By Roivoire for Interpretatio
Waist-deep in the bioethical imaginary, if it can walk and talk, I am completely comfortable with addressing someone as an equal. It really doesn’t matter if this person has high heel implants, sensory tentacles and no eyes or nose, or a furry pelt. The genetically-engineered animal-human DNA-spliced characters in Paul Di Filippo’s Ribofunk are not seen as beings worthy of agency by their human co-characters in the context of their own universe. In the privileged world of the reader, the complexity and potential of these people is visible. Their behavior and capability mark them as autonomous, with a wide variety of intelligence and personality that create a heterogeneous and unpredictable group that mirror the same elements in humanity. These are beings that deserve the rights of humanity, which answers the tacit question of the rogue splice liberation effort plot-fragment. But what the act of answering this question does is ask another: what does the process of deeming splices worthy of enfranchisement demand of the reader? This becomes evident by the last chapter, when the “Grey Goo Boo Boo” evolves into the world-devouring “mass of rogue silicrobes known as the Urblastema,” or the Urb for short (279). By creating a group so easy to empathize with in the form of the splices, Di Filippo sets in motion the process of accepting the microscopic collection of hive-mind-components of the Urb as an entity that demands and deserves these same qualities. This is a far more complicated challenge to surmount for a newcomer to Di Filippo’s world, but the stories in this volume finally succeed in validating the sentience of both groups.
Di Filippo goes to great length to sculpt multiple models of splices that represent paradigmatically different extremes of this caste-like, subjugated class of beings. They are a caste because they are defined by their genetic origin, and so cannot change how they fit in their society. They are Ribofunk-world’s Untouchables: all splices are subservient in one way or another to humans, until the role of Krazy Kat is introduced. He is the first splice that has agency and uses his non-human abilities to inflict violence upon oppressing humans. In a different way, violence is also imbedded into the dog-like “Little Worker,” whose loyalty and affection to her master propels her to “do anything to make Mister Michael happy” (31). For the supposed good of her master, she indirectly kills off Mister Michael’s wife and his sex-servant splice, all for the aim of being together with him, alone. Other protagonists are an anthropomorphized mouse and rabbit. The choice of these animals cannot be an accident (poor bunny can’t be free!), it is in fact pure pathos, compounded by the humanity of their actions and desires. These characters are unique to each other but legibly compounds of their genetic sources. Since humans cannot be defined strictly by intelligence or personality, they are grouped together and deemed worthy of a specific place in a hierarchical structure of organisms by unique qualities of awareness or consciousness. This is what is referred to as sentience, and it is given privilege by those that inhabit this exclusive philosophical space.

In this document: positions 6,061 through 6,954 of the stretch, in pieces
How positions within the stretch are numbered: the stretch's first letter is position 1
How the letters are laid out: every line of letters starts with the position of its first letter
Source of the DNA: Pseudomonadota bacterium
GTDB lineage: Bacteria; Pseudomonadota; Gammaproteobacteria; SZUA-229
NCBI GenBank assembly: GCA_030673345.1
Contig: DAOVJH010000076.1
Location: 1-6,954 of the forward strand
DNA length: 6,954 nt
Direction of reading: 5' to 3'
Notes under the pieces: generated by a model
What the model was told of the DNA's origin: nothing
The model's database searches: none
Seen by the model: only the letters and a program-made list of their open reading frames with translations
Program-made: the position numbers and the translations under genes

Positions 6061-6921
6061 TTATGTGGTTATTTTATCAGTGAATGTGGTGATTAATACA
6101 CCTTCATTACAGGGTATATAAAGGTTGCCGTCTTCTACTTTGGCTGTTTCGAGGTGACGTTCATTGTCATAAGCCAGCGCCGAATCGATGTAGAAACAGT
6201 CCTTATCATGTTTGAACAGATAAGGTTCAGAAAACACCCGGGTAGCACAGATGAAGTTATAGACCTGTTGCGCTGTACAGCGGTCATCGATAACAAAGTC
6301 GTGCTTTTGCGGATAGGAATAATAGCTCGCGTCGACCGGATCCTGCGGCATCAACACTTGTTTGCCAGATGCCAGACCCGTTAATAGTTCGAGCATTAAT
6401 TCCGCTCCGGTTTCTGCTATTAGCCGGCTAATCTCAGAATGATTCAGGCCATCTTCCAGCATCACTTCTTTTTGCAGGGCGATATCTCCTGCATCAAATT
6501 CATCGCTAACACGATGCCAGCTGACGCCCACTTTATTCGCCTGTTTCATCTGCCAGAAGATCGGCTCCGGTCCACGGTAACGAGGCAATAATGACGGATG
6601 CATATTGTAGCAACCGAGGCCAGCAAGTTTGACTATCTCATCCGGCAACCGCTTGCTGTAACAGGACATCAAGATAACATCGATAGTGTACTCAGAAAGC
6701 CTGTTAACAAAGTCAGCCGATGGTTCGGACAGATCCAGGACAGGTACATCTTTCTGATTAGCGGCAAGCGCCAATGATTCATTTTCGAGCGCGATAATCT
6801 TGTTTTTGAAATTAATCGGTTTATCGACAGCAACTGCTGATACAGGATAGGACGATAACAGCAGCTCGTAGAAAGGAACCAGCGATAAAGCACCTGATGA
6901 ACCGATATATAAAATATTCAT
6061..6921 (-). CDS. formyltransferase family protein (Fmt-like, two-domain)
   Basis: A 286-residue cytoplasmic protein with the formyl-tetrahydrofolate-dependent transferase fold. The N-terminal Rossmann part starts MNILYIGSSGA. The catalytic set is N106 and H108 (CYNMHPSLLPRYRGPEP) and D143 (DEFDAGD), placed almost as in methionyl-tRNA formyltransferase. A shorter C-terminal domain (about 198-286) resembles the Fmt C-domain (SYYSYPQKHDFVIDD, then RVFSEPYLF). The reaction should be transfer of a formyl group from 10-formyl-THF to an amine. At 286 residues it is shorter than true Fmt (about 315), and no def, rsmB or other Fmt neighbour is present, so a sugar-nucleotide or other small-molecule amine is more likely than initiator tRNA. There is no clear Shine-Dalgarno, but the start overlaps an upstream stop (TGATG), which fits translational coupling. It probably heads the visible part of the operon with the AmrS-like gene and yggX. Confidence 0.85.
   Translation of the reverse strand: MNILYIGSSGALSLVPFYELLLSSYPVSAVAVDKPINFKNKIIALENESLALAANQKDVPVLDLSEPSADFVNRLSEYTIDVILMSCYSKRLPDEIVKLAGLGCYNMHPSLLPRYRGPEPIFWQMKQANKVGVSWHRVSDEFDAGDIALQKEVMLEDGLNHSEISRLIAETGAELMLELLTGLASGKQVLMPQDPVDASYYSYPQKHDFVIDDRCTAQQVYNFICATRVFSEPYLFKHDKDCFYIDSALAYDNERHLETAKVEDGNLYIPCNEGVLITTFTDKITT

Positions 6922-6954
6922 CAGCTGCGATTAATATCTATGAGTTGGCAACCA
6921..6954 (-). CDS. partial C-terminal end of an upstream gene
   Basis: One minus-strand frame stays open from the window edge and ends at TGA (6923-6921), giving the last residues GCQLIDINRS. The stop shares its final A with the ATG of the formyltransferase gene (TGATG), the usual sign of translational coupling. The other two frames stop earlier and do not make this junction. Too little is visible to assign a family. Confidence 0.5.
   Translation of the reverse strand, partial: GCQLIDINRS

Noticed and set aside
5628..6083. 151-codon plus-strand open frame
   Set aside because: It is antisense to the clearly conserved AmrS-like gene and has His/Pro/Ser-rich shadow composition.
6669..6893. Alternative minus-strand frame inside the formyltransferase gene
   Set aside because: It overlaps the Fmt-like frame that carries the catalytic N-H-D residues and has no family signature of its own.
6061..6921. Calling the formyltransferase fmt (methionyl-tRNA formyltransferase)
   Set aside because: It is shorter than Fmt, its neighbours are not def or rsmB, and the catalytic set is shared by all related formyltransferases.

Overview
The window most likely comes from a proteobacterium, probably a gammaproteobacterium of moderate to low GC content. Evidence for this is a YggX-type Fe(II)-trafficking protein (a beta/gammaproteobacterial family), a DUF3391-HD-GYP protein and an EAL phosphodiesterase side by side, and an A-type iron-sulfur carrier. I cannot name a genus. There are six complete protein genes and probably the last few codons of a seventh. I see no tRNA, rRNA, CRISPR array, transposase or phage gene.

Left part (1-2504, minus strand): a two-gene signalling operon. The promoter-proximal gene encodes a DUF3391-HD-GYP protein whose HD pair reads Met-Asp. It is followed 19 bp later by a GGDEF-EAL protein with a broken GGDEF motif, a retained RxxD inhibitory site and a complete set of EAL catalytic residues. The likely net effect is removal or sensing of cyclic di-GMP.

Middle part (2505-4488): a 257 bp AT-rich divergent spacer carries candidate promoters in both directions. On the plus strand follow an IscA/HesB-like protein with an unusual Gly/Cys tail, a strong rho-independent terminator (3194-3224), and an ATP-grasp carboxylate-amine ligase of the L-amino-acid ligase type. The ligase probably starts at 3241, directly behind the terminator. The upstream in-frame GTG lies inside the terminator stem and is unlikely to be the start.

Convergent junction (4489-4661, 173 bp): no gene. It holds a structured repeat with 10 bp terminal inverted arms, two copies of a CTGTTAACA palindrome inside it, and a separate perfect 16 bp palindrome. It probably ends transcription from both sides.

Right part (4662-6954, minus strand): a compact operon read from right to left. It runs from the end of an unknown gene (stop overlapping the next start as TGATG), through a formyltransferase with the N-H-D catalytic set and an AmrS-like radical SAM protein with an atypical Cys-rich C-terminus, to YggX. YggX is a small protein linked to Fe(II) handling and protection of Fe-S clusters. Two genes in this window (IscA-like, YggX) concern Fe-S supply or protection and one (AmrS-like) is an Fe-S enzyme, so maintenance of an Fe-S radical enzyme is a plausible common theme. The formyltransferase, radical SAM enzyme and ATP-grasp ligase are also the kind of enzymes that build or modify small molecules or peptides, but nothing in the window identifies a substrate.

In both instances of splices and the Urb, the Uncanny Valley plays a key role in how humans can metabolize the affront of conversing with one deemed “other.” This conversation might mean that said other can have just as much a right to exist and proliferate as said human. Humans in the Ribofunk world have a problem with splices despite – no, because – there is actual human in this organism. The reader will not grapple with the being-ness of the Urb despite – no, because – the Urb is able to perfectly duplicate/replicate/masticate (?) an intelligence and a body that is human. There is a recognizable pattern that emerges from these situations: the familiar exists within an unfamiliar form, then the human denies this familiarity and condemns the package that it arrives in either as sub-sentient, as with the spliced, or as enemy – the Urb.
So the tendency to dismiss the duplicated based on the mere premise of it being “duplicated” is tautological and therefore invalid. Meat is meat, whether it was functional muscle for an animal once, or engineered and reconstructed to be exactly the same (petri meat, anyone?). The Urb inhabits sentient space – the place where humans can react to it as a tangible force, mind and body – by means of creating its own macrocosm, a strangely carnivorous process that excretes a duplicate of what it ingests, all the information simultaneously intact and assimilated into the greater rhizome of the “panplasmodaemonium” with all the organisms and objects as its independently moving but ultimately networked visible manifestions.
It is successful in its aim to assimilate the entirety of the planet, and in the complicated process of understanding “everything” that it is, the Urb seeks to surpass sentience, as it finally attains absolute agency. But this is another appearance of the familiar, the striving for self-knowledge. It all fits into the uncanny model of human, questing to conquer all the outside as it does to know the inside.
In the acceptance of the Urb as a being that possesses the same qualities that humans and splices base their rights to exist and reproduce as they see fit upon, the Urb develops from an annihilating enemy to yet another site of difference that is more complex than good or evil. It makes the possession of faculty and cognition that much more complicated, interesting and worthwhile for the human. The parallax of intelligence formed by insight from a non-human can only help the understanding of its existence within a human.